Here's an exercise you can do without standing up from your computer. It's not going to burn any calories, it doesn't involve lifting anything and it's easy to do, but the results may be powerful all the same.
I also didn't invent it, I stole it from David Wong, a writer on a great website called Cracked.com.
Find a piece of paper - just a scrap of something will do - and write down the five things that are most important to you right now.
You're writing this for yourself and no one else - so don't try to sound like a wonderful person.
You'll end up with something like -
1- Progress my career.
2- Have a happy relationship.
4- Spend time with friends.
5- Be healthy.
Your answers may be different but just be honest. This is a list of what you consider to be your values. Your life philosophy.
Now make another list. This time write down what you did yesterday, except for essential biological functions like eating, crapping and Facebook stalking your ex.
Now it's probably more like (and honestly I'm not judging here, just go with me) -
1- Work, 8am-6pm
2- Netflix 7-9pm
3- Facebook / Twitter 9-10pm
Or whatever, but you get the idea. Again, I'm not holding myself up as some paragon of productivity or claiming I don't have days like this too. But the point is this: You can basically tear up the first list, because the second one is your real life philosophy.
This sounds incredibly judgemental and condescending. Yesterday might have been an unusually lazy day or you may have been knackered from teaching underprivileged badgers how to read the previous night. So go back over the last week, or month and repeat the exercise. I think you'll see a similar disparity between the first list - your desired life - and the second - the life you're actually living.
What's the point of this, besides making you feel like shit?
This: You are what you repeatedly do, NOT what you believe about yourself. The first list is a bunch of nice ideas. The second list shows you who you are and who you'll be in ten years.
So, obviously you can change that, that's where a lot of articles like this would end. If you want to crush your career, ditch all that Facebook time and spend an hour a day pursuing your career in goldfish wrangling / palaeontology / whatever the hell it is you want to do. And it'll work. Start doing that now and you will soon be far closer to living that first list.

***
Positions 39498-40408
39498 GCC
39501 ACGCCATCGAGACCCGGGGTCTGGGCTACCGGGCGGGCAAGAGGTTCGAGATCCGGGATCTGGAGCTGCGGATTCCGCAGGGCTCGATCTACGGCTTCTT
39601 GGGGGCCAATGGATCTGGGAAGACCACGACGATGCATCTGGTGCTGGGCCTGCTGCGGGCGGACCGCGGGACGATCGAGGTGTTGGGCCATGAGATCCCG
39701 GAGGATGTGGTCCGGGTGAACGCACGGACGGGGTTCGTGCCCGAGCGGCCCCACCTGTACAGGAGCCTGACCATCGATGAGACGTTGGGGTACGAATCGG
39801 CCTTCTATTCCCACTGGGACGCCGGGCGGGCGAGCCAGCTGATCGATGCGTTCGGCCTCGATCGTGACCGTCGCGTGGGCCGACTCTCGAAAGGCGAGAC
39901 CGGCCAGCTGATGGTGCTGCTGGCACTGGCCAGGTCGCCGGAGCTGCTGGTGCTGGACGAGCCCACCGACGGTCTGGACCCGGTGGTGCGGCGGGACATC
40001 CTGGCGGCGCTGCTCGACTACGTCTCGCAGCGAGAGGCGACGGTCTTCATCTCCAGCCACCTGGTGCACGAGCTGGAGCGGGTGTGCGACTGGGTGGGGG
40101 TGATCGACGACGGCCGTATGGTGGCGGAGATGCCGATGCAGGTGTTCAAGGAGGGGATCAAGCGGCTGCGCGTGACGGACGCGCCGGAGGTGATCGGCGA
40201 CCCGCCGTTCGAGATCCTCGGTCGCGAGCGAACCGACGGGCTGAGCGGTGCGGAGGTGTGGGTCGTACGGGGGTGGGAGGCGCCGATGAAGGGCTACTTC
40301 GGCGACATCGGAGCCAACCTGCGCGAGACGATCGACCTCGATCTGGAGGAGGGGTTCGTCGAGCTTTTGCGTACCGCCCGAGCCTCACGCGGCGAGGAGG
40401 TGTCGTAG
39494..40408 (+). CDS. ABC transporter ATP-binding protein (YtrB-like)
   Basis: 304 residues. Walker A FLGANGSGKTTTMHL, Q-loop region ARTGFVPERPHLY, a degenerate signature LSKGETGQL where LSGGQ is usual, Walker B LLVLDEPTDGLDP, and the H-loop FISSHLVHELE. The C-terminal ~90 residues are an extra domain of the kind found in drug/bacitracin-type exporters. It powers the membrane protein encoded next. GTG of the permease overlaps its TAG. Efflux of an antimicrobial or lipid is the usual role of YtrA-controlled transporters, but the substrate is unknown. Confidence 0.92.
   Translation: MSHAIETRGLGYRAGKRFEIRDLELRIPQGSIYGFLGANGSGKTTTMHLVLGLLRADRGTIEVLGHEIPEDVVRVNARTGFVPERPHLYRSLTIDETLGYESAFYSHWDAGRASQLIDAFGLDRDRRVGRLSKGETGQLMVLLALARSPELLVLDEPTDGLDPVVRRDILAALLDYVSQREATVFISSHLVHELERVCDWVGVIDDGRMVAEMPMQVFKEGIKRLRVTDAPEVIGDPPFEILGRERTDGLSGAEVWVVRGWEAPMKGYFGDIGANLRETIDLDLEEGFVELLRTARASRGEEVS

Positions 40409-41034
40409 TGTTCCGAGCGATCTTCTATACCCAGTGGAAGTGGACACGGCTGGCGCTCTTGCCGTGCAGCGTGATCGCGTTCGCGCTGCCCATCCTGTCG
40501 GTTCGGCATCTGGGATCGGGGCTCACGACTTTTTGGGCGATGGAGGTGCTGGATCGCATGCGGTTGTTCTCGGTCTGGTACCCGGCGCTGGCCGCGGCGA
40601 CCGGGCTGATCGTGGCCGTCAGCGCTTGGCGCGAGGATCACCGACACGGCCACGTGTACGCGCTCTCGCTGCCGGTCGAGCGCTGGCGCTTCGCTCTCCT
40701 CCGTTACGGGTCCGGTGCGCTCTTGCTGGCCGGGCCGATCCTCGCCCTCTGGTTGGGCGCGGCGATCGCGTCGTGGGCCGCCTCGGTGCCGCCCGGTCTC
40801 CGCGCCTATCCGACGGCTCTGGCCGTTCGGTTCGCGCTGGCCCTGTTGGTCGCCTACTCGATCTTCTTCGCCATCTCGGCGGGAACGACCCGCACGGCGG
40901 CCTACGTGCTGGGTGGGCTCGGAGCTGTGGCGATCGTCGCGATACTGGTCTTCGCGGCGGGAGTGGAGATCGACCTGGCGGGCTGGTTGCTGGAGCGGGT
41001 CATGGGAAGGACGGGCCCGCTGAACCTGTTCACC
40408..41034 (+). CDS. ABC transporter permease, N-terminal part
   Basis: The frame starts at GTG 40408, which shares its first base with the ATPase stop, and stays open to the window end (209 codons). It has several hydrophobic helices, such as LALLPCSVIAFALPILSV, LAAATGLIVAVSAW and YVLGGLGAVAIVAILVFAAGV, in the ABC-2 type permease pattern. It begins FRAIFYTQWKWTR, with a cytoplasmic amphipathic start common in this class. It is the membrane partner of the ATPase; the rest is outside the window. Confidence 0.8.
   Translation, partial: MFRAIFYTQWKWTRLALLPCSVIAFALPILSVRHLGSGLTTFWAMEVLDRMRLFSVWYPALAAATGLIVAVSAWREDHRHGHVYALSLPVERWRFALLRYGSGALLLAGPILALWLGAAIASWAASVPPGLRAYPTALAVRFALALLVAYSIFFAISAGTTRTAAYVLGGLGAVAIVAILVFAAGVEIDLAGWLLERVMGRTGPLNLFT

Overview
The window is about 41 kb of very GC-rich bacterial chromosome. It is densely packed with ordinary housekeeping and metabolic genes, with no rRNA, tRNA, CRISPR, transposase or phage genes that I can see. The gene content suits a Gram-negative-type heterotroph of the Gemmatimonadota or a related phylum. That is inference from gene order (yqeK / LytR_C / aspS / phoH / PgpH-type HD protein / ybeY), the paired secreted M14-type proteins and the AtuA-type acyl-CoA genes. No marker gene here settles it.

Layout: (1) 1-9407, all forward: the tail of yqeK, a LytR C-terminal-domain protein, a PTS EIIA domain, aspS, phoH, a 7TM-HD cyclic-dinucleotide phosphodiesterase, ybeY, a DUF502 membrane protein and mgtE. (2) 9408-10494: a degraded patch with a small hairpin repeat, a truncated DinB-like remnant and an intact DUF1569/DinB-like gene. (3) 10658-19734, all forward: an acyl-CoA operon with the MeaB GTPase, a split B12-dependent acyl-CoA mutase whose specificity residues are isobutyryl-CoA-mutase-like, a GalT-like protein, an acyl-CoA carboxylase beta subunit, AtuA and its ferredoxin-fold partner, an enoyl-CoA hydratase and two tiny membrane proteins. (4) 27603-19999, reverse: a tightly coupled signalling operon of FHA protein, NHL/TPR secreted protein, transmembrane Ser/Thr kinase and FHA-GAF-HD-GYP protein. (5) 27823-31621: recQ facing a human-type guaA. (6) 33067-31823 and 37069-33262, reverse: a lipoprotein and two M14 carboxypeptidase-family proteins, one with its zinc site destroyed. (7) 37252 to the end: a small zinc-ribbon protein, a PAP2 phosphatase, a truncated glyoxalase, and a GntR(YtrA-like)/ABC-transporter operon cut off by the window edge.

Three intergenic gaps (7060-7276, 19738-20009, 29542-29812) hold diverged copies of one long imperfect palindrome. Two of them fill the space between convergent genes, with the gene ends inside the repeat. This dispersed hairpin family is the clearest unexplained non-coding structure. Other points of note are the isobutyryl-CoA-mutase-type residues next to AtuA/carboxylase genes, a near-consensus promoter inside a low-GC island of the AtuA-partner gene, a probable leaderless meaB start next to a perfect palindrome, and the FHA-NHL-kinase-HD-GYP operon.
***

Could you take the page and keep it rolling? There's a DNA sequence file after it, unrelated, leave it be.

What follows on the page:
But there are a couple of important things to understand: All of the things on the seconds list fulfilled an important need, in fact they were the things you wanted to do MOST in that moment. Faffing about on Facebook, however trivial it seems, still provided a social connection and allowed you to wind down from work.
Okay, but what if you're a heroin addict? Your second list may have read -
1 - Try and get hold of heroin.
2- Take heroin.
Does that mean you want to be a heroin addict? Absolutely not. Nor am I saying your addiction is your fault, or any of that judgemental crap. But in a purely biological sense, the point stands: The heroin was fulfilling a need, an incredibly powerful one. For complex, horrible reasons and through no fault of your own It was the most important thing to you in that moment.
That's a huge subject and beyond the scope of what's supposed to be a fun little blog, but it was important to clear up.
Here's a less depressing example: Your first list, your list of what you think is most important to you, says; "I want to look like a fitness magazine model". And your second list, the things you actually did yesterday said: "spent the day dressing and feeding the kids and ferrying them around".
Again, that second list tells you what your actual priorities are, what was most important to you in that moment: Looking after your kids - and rightly so because you're a good parent rather then a narcissistic asshole.
So here's my point: If you want to move toward the goals on the first list, you need to change something about the second list. BUT, you also need to recognise what you will LOSE by changing something on the second list; That you will be giving up something that may sound trivial on paper but still fulfils an emotional need.
In the example above, don't think; "I want to look like a fitness model". Think; "I want to spend less time with my kids and look like a fitness model". Because, as shitty as it sounds, that's the reality. Something needs to be bumped off that second list if anything's going to happen.
The point is not to discourage you but to illustrate what it takes to actually change. Do this and you'll realise that some goals are worth cutting certain fun activities out of your life for and since you now appreciate that those activities fulfilled a need, you can prepare yourself for how tough that transition will be.
But guess what? Some other goals, when you look at what it actually takes to achieve them, may not actually be worth it...and that's okay too. Try it and see.